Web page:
Ahmedabad had a literacy rate of 79.89% in 2001 which rose to 89.62 percent in 2011. As of 2011, literacy rate among male and female were 93.96 and 84.81 percent respectively.Among the several universities in Ahmedabad, Gujarat University is the largest and claims to be the oldest; although the Gujarat Vidyapith was established in 1920 by Mahatma Gandhi – it received no charter from the British Raj, becoming a deemed university only in 1963. A large number of colleges in the city are affiliated with Gujarat University. Gujarat Technological University, CEPT University, Nirma University, and Ahmedabad University all date from this century. Dr. Babasaheb Ambedkar Open University has over 100,000 students enrolled on its distance learning courses.Ahmedabad is also home to the Indian Institute of Management, Ahmedabad, which was ranked first among management institutes in the country by the Ministry of Human Resource Development in 2018.Established in 1947 by the scientist Vikram Sarabhai, the oldest of the research institutes in Ahmedabad, the Physical Research Laboratory is active in space science, astronomy, high-energy physics and many other areas of research. The Darpana Academy of Performing Arts, established in 1949 by Mrinalini Sarabhai, was listed by UNESCO as an institution active in the "Protection of the World Cultural and Natural Heritage".Schools in Ahmedabad are run either by the municipal corporation, or privately by entities, trusts and corporations. The majority of schools are affiliated with the Gujarat Secondary and Higher Secondary Education Board, although some are affiliated with the Central Board for Secondary Education, Council for the Indian School Certificate Examinations, International Baccalaureate and National Institute of Open School.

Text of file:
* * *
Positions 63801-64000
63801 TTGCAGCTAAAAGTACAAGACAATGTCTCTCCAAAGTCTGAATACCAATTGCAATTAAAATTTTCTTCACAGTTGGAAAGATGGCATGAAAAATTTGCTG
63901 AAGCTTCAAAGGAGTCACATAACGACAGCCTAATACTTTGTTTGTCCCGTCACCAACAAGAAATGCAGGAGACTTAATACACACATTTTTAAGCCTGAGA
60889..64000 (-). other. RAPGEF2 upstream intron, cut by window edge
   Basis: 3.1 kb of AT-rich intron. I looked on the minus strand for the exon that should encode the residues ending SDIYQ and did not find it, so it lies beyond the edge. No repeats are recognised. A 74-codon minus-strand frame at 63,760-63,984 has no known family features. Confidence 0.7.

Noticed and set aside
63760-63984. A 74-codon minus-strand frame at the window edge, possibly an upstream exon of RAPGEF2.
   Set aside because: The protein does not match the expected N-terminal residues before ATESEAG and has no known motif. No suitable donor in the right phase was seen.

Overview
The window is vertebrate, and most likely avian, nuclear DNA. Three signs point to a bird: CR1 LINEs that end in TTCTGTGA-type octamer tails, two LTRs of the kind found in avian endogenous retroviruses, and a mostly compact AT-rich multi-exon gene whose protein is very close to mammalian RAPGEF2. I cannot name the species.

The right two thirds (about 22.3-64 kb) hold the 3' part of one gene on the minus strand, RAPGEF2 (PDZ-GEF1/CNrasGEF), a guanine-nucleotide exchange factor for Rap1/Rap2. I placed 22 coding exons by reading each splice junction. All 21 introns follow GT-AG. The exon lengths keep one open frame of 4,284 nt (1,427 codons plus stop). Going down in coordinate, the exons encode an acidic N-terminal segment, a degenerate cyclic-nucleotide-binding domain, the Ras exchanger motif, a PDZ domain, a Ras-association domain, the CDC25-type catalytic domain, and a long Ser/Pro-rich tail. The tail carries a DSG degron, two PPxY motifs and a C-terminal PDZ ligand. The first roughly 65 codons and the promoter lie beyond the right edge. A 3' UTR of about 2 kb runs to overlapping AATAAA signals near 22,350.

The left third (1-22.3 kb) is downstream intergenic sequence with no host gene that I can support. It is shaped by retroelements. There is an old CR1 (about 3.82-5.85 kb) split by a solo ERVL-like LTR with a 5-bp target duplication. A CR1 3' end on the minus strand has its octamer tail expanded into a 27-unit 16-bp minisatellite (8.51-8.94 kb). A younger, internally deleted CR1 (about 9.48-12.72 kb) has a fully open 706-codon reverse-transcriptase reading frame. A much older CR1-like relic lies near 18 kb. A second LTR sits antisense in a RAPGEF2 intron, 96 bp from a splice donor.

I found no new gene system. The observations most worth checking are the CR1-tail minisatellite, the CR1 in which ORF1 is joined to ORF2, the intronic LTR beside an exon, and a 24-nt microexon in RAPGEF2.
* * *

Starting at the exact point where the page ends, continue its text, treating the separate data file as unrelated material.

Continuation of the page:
Newspapers in Ahmedabad include English dailies such as The Times of India, Indian Express, DNA, The Economic Times, The Financial Express, Ahmedabad Mirror and Metro. Newspapers in other languages include Divya Bhaskar, Gujarat Samachar, Sandesh, Rajasthan Patrika, Sambhaav, and Aankhodekhi. The city is home to the historic Navajivan Publishing House, which was founded in 1919 by Mahatma Gandhi.The state-owned All India Radio Ahmedabad is broadcast both on the medium wave and FM bands (96.7 MHz) in the city. It competes with five private local FM stations: Radio City (91.1 MHz), Red FM (93.5 MHz), My fm (94.3 MHz), Radio One (95.0 MHz), Radio Mirchi (98.3 MHz) and Mirchi Love (104 MHz). Gyan Vani (104.5 MHz) is an educational FM radio station run under media co-operation model. In March 2012 Gujarat University started campus radio service on 90.8 MHz which was first kind of it in state and fifth in India.The state-owned television broadcaster Doordarshan provides free terrestrial channels, while two multi system operators—InCablenet and Siti Cable and GTPL—provide a mix of Gujarati, Hindi, English, and other regional channels via cable. Telephone services are provided by landline and mobile operators such as Jio, BSNL Mobile, Airtel, Vodafone Idea and Tata Docomo.